Stiffness after primary total knee arthroplasty: a radiographic analysis with a matched-control population


    loading  Checking for direct PDF access through Ovid

Abstract

Background:The purposes of this study were (1) to evaluate standardized radiographic parameters in a population of patients who developed stiffness after primary total knee arthroplasty (TKA), and (2) to compare those to a matched control population.Methods:A retrospective review was performed to identify patients who required revision for stiffness after primary TKA. Patients with history of TKA revision or infection, as well as, those treated with isolated polyethylene exchange were excluded. Study patients were matched 1:1 with controls based on age, sex, body mass index (BMI). Radiographic measurements were performed by two blinded independent observers.Results:A total of 44 patients met the inclusion criteria. Thirty-one (70%) were females. Mean BMI was 33 kg/m2 (19-58). Univariate odds ratios showed significance for patella baja (5.776; 0.025), increased anterior condylar offset ratio (ACO) (15.265; 0.000), increased anterior implant-cortex gap (5.067; 0.038), and increased percentage of patellar displacement (PPD) (6.476; 0.016). Multivariate regression analysis showed significance for ACO (18.307; 0.001) and PPD (9.338; 0.024). No significance was observed with respect to component alignment in the coronal or sagittal planes, posterior condylar offset ratio, patellar tilt, presence of heterotopic ossification, or posterior osteophyte formation. Intraclass correlation coefficients (ICCs) ranged from good to excellent (>0.8) for all measurements performed.Conclusions:The restoration of the joint line and avoiding overstuffing the patellofemoral compartment are fundamental in preventing the development of postoperative stiffness. Poor mechanics of the patellofemoral compartment are significantly associated with the development of stiffness after primary TKA.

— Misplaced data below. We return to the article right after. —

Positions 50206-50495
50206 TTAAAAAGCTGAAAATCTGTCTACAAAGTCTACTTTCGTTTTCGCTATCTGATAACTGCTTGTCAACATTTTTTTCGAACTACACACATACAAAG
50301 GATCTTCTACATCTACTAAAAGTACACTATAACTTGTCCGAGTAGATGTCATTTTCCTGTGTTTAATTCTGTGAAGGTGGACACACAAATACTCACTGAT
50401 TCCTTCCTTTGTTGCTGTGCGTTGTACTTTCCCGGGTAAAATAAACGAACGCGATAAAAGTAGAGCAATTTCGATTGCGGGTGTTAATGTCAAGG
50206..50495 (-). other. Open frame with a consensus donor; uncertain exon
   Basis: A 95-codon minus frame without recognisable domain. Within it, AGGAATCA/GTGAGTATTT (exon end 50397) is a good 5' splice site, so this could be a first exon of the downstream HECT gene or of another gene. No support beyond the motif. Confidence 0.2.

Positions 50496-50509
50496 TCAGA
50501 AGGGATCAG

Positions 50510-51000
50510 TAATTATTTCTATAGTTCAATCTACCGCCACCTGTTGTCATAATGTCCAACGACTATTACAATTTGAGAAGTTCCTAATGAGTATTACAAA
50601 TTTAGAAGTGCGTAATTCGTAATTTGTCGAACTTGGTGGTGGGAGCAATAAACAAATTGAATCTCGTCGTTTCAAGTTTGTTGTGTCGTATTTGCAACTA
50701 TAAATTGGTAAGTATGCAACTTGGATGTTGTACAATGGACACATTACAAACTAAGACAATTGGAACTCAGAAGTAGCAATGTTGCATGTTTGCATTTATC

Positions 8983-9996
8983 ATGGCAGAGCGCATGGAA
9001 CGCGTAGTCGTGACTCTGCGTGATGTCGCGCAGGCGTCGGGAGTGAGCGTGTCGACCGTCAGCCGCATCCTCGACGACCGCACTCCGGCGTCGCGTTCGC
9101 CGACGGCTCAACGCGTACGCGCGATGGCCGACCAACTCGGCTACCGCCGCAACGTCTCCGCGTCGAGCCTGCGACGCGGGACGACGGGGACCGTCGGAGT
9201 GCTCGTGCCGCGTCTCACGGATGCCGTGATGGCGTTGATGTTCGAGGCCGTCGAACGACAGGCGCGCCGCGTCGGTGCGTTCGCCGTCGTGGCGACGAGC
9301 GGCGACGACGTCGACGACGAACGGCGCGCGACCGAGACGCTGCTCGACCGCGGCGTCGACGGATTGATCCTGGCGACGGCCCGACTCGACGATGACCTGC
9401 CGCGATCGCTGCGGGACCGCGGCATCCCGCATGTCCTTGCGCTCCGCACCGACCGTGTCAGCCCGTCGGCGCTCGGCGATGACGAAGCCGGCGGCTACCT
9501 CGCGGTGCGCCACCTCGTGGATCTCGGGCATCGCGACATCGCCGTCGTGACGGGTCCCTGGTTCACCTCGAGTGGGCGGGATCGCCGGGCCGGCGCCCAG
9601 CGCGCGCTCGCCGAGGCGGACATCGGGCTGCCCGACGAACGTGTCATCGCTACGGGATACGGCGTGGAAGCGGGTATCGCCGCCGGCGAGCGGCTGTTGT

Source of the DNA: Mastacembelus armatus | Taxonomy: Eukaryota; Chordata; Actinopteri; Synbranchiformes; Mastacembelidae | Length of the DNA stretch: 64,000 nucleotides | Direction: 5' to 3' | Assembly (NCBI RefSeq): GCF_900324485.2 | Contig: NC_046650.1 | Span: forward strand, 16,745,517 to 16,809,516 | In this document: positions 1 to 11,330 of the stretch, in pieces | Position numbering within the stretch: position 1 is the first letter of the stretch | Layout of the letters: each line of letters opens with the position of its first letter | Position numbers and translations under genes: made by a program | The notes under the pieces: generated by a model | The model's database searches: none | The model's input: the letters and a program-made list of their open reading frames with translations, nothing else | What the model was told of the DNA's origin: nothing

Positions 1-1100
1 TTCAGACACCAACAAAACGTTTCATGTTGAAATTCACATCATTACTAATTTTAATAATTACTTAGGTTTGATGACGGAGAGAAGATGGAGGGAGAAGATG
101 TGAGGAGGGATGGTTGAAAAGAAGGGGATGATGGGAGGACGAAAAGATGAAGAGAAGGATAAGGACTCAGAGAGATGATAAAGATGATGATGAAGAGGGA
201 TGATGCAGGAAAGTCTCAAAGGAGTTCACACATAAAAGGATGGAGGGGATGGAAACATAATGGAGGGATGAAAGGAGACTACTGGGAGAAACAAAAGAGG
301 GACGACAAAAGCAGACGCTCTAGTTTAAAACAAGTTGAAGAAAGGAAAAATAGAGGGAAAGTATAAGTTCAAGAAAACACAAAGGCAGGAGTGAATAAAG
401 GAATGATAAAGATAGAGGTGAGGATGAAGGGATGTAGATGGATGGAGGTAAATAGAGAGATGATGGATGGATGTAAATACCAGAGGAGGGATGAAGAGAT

loading  Loading Related Articles